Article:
MFA graduates Jen Frase & Kalyn Hawkins took on a rarely approved subject for their thesis work - their children. Both created thesis portfolios of depth and beauty by opening their lives to critique and showing the strength and vulnerability of motherhood. Now their work is being shown in a Berkeley gallery and we asked them to share some of their process and friendship here.
Where did you meet and why did you decide to work together on an exhibition?
Jen: We’ve never actually met in person but I consider her one of my dear friends! We struck up a friendship in an online class years ago, and kept in touch ever since. It’s amazing how much one person enhanced my graduate school experience. I think it’s so important to find your people!
Kalyn: Jen and I met halfway through the MFA program here at the Academy of Art University. We were both starting to work on our thesis projects and I think having our work share the same themes made us gravitate towards each other. That, and she’s just a wonderful person! She has an incredible balance between melancholy and joy in her images, as well as an unforced, natural feel to her shots that has always inspired me in my own work. She makes it look effortless.
I began thinking about working with her when it became obvious how different our work looks and feels even though we both work with the same themes of motherhood and childhood. Presenting our work side by side is an amazing way to examine the identity of Mother. There is not one cookie cutter experience that we all share. The societal stereotype is that mothers are smiling and cookie-baking, and that raising children is only a joy. The uncanny truth is that there is pain, guilt, and fear mixed inside a mother as well. Childhood is also about skinned knees, tears, and shows us the transience of life—how quickly they grow up! It’s messy, funny, terrible, and joyful. I love that Jen and I approach the same ideas but in totally different ways. Our images look and feel so different, but both approaches are truthful.
When did you start photographing children and why?
Jen: Honestly, I started photographing children when I had my own. I had a demanding corporate career and stopped working when I gave birth to twins. I stayed home with them and took out my camera and my passion started there. I had always loved photography but never like this. I studied and read and practiced all the time. I soon realized I wanted more than just to photograph my kids. I wanted to say more, to do more, to express more, etc, and that’s when I applied to the Academy of Art University.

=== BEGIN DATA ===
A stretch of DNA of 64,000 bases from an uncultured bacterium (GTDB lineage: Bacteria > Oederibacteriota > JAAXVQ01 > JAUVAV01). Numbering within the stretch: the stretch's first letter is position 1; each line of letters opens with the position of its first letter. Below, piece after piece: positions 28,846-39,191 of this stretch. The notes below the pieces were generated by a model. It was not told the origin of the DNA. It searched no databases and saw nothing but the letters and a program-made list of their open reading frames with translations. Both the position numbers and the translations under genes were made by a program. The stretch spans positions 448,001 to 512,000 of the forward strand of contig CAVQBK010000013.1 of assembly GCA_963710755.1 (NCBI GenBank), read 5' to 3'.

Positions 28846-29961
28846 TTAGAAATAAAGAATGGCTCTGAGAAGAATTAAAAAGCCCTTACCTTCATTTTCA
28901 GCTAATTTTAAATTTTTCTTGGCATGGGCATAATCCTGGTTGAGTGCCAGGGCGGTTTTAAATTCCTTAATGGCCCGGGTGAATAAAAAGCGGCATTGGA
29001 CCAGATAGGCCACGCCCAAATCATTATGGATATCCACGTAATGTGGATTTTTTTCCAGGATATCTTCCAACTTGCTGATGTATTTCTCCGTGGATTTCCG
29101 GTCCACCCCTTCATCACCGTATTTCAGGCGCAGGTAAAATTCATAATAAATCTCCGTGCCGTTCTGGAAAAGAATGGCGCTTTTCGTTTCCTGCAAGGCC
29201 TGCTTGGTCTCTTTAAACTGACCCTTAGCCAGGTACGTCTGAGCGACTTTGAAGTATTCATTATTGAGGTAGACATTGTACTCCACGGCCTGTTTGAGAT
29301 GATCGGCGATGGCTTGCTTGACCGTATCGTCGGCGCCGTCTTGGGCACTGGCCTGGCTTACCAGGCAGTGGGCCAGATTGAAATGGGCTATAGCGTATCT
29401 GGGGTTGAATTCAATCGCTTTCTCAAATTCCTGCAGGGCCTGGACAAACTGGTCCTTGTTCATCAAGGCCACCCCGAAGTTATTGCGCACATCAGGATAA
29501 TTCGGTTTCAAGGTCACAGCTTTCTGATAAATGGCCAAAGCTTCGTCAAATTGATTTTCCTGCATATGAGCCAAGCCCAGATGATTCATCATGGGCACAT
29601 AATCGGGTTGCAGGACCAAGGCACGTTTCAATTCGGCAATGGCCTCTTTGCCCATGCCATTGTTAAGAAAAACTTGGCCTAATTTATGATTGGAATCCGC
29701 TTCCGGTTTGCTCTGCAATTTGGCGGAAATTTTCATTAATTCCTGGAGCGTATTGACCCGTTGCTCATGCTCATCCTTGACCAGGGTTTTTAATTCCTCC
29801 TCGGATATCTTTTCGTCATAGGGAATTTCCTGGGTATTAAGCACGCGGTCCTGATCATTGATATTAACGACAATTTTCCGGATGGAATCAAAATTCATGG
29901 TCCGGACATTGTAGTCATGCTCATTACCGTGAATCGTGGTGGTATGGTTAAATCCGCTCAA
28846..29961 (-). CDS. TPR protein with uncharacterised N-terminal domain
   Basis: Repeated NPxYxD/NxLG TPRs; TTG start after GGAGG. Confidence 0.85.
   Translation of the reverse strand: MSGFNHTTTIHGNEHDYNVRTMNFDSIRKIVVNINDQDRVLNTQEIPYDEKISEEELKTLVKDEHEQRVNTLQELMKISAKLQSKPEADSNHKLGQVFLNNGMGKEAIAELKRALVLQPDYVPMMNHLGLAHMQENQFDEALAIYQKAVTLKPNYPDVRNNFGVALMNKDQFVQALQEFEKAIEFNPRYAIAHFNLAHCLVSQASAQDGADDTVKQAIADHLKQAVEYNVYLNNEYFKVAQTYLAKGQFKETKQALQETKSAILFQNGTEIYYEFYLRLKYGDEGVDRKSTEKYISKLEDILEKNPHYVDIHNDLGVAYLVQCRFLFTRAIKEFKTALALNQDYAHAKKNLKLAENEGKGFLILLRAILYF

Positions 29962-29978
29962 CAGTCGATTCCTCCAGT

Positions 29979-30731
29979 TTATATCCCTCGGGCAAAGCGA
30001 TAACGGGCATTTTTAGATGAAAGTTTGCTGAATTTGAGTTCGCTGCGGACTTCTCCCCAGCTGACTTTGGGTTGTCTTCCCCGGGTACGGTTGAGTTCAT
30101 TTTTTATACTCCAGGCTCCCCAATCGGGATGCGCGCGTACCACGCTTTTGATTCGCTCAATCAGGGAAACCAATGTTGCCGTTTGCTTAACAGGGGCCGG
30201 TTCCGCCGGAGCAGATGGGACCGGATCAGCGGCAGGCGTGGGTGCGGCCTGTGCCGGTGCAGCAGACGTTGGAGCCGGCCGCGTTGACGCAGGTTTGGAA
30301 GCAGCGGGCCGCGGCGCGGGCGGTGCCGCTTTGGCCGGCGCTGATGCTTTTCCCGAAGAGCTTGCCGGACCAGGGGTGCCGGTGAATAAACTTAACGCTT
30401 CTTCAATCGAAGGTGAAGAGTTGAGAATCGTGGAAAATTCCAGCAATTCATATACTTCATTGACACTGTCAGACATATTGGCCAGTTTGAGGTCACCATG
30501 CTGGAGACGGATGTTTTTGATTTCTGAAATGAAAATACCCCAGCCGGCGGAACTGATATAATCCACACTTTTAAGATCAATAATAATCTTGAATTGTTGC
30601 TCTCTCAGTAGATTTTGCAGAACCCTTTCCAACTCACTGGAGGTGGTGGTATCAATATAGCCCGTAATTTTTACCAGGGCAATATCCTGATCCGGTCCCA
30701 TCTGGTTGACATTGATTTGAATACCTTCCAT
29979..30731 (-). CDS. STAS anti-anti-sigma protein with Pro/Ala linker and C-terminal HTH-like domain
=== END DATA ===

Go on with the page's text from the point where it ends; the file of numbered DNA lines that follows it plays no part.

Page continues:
Kalyn: I started photographing children once I became a mother. I wanted to capture every moment of childhood, and then I realized how much I loved photography (and how much I needed to learn!) Early on, I photographed my children because they were there and beautiful subjects. Much later, my thesis project was more about photographing my children because I was afraid they wouldn’t be there. The images are about life’s fragility but they are also a visual reassurance that life and my children are incredibly strong in spite of how seemingly delicate they appear.
What format/process are you using for shooting and printing and how does this support your project?
Jen: My process isn’t too complex – I use a Canon 5D Mark III and two prime lenses – a 35mm f1.4 and an 85mm f1.2, simply to record the world around me. I use minimal post processing. My work is about my life, my kids, and unremarkable moments so the images don’t need to be (and shouldn’t be) altered too much. I have printed the work on Fuji Deep Matte paper and also Moab Entrada Bright White paper. Both of those papers are matte and rich and real – no luster and no texture. The papers feel like real life to me, so they support my concept. However, the most appropriate method of presentation for this work is a book. It’s essentially a story, and a book allowed me to present many, many images, interspersed with text to help tell my story, in a deeper, more detailed and more intimate way. I designed the book myself, and printed it through Paper Chase press. It is 158 pages long, 7” x 7” – small and beautiful.
Kalyn: I shoot with a Canon Mark II, and create digital negatives with Photoshop. I print with the Vandyke Brown process on a very delicate kozo. The choice to use an alternative process was easy—creating that nostalgic feeling with the brown tones comes across sincerer and even more truthful with the Vandykes. However, actually printing with this process was a challenge with the dark tones of the images and chosen paper. In the end, the earthy tones of the print, creating each print by hand, and the delicate yet strong paper creates even more meaning.